C. J Cooke deftly keeps the reader guessing as to what's going on, with my suspicions switching with each chapter. The reader learns more about Eloise along with Lochlan, as it transpires he didn't really know at her at all. Yet, truths are revealed about him too which cast my doubt his way before diverting it somewhere else.

What I wasn't expecting was the emotional and tragic story found at the heart of this book. I Know My Name explores the effect of trauma on the human mind and the lengths our subconscious can go to protect ourselves, while marveling at the strength of human spirit to conquer demons and continue to hope. I Know My Name is cleverly complex and thought provoking as well as being a compulsive page turner and comes thoroughly recommended.

(I read an advance proof copy courtesy of the publisher)

Don't forget to check out the other stops on the blog tour... 

Book Review: The Honeymoon by Tina Seskis

There's trouble in paradise. . .

For as long as she can remember, Jemma has been planning the perfect honeymoon. A fortnight's retreat to a five-star resort in the Maldives, complete with luxury villas, personal butlers and absolute privacy. It should be paradise, but it's turned into a nightmare.

Because the man Jemma married a week ago has just disappeared from the island without a trace. And now her perfect new life is vanishing just as quickly before her eyes. After everything they've been through together, how can this be happening? Is there anyone on the island who Jemma can trust? And above all - where has her husband gone?  

Published 1st June 2017 by Penguin (UK)  

Tina Seskis's 'When We Were Friends' was one of the few books I managed to squeeze in in 2015, between full time work/parenting and completing my degree, and I really, really enjoyed it. At that time, my mind was so completely taken up with the billion other things I had going on, that it had to be an unputdownable, gripping plot that managed to hold my attention - and this one really did the trick. So I had high hopes for Tina's latest novel, The Honeymoon, especially after reading some raving reviews.

I'm so pleased to say that The Honeymoon was every bit as compelling and gripping as I'd hoped. It was impossible to stop reading right from the very first page. It begins with the disappearance of Jemma's husband while on honeymoon in the beautiful island setting of the Maldives, and with a multi split narrative, details the time period immediately before his disappearance, early in the relationship and after -  all drip feeding snippets of information to the reader, building tension and averting suspicion this way and that throughout.

As we learn about Jemma's relationship, it becomes clear how complex it actually is. This isn't a fairytale romance - it's messy, dark and abusive. Only it's constantly difficult to pin down where the blame lies. Is Jemma hiding something? Are there other people involved? I wondered many times why the hell these two people had come to be honeymooning at all - the relationship is so dysfunctional and they don't even seem to like each other. At one point in the book I began to think this was even effecting my enjoyment and belief in the situation, but stick with it - as secrets are revealed it all starts to make sense.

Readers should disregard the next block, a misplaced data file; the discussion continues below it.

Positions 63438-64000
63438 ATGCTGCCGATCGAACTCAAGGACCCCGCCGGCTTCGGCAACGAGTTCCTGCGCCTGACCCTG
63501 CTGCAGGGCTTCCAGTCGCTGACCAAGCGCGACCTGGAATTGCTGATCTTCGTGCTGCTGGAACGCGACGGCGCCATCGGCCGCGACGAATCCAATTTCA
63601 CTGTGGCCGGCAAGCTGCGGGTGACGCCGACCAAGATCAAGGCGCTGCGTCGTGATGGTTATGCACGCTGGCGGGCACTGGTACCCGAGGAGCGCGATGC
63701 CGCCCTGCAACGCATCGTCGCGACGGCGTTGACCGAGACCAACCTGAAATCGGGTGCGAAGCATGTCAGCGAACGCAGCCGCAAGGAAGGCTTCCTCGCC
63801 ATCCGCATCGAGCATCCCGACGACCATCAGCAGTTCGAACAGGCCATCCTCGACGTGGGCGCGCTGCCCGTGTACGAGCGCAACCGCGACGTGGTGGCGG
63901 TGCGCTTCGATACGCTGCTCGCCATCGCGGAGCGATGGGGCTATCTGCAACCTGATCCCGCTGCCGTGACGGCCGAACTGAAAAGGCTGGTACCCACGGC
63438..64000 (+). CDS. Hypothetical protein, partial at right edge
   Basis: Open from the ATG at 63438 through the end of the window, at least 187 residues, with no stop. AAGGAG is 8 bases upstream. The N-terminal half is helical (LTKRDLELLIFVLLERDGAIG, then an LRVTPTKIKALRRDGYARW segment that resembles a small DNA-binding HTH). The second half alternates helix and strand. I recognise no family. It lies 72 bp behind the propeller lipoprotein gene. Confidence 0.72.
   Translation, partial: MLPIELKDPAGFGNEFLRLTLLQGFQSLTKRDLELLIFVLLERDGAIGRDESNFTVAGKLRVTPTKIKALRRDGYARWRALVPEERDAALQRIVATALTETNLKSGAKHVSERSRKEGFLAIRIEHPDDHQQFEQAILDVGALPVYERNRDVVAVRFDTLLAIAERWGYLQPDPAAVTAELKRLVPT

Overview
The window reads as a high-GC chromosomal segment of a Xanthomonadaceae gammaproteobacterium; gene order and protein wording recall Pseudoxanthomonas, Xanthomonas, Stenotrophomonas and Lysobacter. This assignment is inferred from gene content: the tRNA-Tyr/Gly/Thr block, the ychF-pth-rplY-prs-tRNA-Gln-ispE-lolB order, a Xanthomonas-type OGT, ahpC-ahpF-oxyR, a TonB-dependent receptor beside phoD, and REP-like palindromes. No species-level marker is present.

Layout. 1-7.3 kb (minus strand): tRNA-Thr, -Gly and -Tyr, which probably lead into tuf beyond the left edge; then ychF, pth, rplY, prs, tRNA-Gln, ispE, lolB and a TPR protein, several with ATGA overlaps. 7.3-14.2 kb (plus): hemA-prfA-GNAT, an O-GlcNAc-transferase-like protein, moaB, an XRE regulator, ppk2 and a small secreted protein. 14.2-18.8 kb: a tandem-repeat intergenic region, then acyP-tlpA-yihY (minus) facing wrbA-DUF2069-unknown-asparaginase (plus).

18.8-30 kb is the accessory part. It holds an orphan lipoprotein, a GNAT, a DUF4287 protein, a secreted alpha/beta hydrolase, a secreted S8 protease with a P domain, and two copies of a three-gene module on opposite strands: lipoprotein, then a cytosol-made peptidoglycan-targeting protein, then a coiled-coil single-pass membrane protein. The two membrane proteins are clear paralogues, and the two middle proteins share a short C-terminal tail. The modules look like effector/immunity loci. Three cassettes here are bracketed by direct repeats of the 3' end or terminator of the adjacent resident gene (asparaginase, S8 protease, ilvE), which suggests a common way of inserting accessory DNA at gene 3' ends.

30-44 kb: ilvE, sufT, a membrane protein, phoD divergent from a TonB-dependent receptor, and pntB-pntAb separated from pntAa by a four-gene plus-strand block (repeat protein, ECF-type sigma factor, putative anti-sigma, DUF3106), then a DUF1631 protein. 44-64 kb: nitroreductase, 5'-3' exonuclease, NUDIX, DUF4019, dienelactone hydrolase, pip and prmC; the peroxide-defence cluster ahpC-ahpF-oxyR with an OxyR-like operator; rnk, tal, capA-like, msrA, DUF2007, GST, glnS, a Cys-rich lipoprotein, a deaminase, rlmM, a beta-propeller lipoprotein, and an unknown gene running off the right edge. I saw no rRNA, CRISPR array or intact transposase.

The Honeymoon is packed with twists and turns meaning I never knew which way the book was going to go, despite my best attempts at guessing. And when the final twist comes ....believe me, there's no way you'll see it coming. It's a shocker! Tina Seskis turns everything you think you know and expect about this genre in just a couple of paragraphs. I could not have predicted it at all.

With its stunningly beautiful and luxurious setting contrasting with a dark, claustrophobic mystery, this is a book that conjures atmosphere, intensity and intrigue by the bucket load. Tina Seskis's writing is evocative and compelling, holding me firmly in its grip until I'd finished the very last page. I only wish I'd been reading it on a heat soaked beach myself - this book is a must for your summer holiday reading this year.

(I read an advance e-book courtesy of the publisher and netgalley)

Blog Tour Book Review: Fierce Kingdom by Gin Phillips

Lincoln is a good boy. At the age of four, he is curious, clever and well behaved. He does as his mum says and knows what the rules are.

'The rules are different today. The rules are that we hide and do not let the man with the gun find us.'

When an ordinary day at the zoo turns into a nightmare, Joan finds herself trapped with her beloved son. She must summon all her strength, find unexpected courage and protect Lincoln at all costs – even if it means crossing the line between right and wrong; between humanity and animal instinct.

It's a line none of us would ever normally dream of crossing.

But sometimes the rules are different. 

Published June 15th 2017 by Transworld  

Earlier on today I posted an extract of this taut, chilling book, which you can read HERE and I've returned (I know - two posts in a day!) to share my review.